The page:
by Professor Peter Lee, from University College London
I’ve spent 30 years optimizing materials for use in aerospace and automotive applications, looking at how we design, make and use them. My latest research focuses on the additive manufacturing (AM) of alloys for use in aerospace applications. We’ve received a £2.6 million (US$3.2 million) grant for the next ten years which will enable us to develop AM alloys for industrial applications. We’re using one of the world’s most advanced tools to help investigate the challenges associated with AM alloys – Diamond Light Source the UK’s National synchrotron science facility at Harwell near Oxford. The synchrotron lets us see inside the alloys as the AM machine makes components.
The synchrotron emits electrons at the speed of light and bends them using electromagnetics to create a continuous beam of light at wavelengths from near infrared to hard x-rays. At the point where the beam of electrons bends it gives us a flux of light up to 10 million times brighter than the sun.
During the AM process we don’t know exactly what is going on at a microstructural level in the alloy as it solidifies. This is important as an alloy’s strength is dependent on the microstructures inside it. So, the research team is using the hard x-rays from the synchrotron to get a series of 3D images about how an alloy takes shape as a 3D printed component builds up. Up until now we’ve only been able to look at the microstructure of a material after it has been produced. The synchrotron enables us to learn how to tune a material inside itself, as we are building it.
We use cameras that capture 10,000 frames a second – each frame is 1MB, so we accumulate 10TB a day, a massive amount of data. We are developing characterization algorithms to detect microstructural features, such as grain size, porosity or cracks. We are coding this into artificial intelligence to automate AM processes and creating models so components can be analyzed prior to undergoing the AM process. One of our main aims is to produce a closed feedback loop control algorithm. This means when a defect like a pore happens during manufacturing, the AM machine can automatically take action to rebuild. If it can’t be rebuilt we calculate the reduction in strength and scrap it if required.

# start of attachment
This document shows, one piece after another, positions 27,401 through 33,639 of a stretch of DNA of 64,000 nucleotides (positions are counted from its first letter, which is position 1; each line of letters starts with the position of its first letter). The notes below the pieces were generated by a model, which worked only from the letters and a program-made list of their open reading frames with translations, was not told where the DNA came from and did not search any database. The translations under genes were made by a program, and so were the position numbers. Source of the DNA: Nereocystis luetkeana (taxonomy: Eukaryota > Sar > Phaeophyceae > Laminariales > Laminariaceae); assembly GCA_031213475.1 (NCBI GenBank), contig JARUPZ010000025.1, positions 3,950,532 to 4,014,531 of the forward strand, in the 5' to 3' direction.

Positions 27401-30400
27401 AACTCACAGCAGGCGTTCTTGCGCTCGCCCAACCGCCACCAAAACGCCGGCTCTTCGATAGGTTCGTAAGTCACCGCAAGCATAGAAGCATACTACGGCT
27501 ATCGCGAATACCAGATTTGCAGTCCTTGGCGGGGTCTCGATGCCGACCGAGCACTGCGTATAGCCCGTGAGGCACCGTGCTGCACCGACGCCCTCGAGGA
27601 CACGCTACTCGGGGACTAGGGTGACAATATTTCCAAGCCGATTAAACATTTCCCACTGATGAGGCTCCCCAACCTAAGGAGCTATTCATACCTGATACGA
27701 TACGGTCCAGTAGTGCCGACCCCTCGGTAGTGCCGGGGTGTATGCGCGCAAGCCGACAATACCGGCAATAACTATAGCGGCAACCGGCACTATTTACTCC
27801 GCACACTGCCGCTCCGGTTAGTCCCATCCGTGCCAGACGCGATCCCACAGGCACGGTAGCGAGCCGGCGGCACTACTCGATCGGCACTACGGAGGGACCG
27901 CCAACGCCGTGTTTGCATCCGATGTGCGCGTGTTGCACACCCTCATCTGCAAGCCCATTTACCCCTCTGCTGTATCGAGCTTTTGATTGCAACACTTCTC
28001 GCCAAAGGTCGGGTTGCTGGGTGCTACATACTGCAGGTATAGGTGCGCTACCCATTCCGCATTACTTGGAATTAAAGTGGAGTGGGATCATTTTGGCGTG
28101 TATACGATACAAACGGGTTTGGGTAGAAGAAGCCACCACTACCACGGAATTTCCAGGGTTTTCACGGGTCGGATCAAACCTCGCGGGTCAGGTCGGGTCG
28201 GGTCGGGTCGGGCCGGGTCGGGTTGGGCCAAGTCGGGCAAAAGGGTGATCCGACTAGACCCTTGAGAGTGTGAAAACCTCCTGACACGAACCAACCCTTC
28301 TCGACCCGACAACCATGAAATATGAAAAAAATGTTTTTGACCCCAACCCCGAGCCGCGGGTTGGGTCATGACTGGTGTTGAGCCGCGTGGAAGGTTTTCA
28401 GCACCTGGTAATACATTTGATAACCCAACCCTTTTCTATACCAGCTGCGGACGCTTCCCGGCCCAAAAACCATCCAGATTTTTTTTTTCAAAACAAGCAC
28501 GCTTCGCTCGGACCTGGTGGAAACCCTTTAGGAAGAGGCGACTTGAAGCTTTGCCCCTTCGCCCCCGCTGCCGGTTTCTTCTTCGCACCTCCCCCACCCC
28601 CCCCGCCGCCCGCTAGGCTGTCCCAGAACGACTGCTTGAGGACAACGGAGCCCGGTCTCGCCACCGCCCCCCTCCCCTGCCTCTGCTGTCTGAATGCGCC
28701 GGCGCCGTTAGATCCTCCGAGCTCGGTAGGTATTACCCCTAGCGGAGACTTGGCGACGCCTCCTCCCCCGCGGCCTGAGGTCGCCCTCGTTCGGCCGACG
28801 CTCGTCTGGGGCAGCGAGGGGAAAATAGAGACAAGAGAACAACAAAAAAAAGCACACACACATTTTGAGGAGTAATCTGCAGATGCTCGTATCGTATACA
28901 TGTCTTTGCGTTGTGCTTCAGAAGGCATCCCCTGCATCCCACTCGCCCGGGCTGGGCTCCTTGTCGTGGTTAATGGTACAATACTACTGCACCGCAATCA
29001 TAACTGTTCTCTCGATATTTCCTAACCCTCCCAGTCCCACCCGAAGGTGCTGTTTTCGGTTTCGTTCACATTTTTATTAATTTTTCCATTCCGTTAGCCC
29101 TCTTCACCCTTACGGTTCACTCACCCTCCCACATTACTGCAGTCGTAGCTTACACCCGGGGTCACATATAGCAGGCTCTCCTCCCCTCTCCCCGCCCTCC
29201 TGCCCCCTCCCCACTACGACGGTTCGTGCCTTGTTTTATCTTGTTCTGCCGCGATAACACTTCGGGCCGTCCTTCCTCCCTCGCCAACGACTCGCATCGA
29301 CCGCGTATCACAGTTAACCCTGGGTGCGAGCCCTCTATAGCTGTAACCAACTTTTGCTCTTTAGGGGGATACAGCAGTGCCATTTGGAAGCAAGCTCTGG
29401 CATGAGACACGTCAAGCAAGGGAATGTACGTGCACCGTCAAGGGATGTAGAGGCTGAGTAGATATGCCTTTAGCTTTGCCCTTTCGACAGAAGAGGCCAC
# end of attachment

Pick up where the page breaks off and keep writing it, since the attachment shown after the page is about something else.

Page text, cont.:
In our test-AM machine there is also an infrared camera and optical cameras that we calibrate by correlating the synchrotron’s imaging to the instruments. These highly-calibrated instruments may one day be integrated into other AM machines. We are also researching how to predict the lifetime of an AM-made component to potentially enable component-specific FAA approvals.
The results of our work is already enabling companies to optimize their processes, such as devising guidelines for recycling the powder. Our research can help calibrate the metrology and NDT aerospace engineers are doing everyday. It is helping to develop in-situ repair technology for components like blisks in engines and enabling AM to produce shapes that were previously impossible to make. Using the synchrotron we can see inside the shape to assess the individual stresses as it is being made inside the product.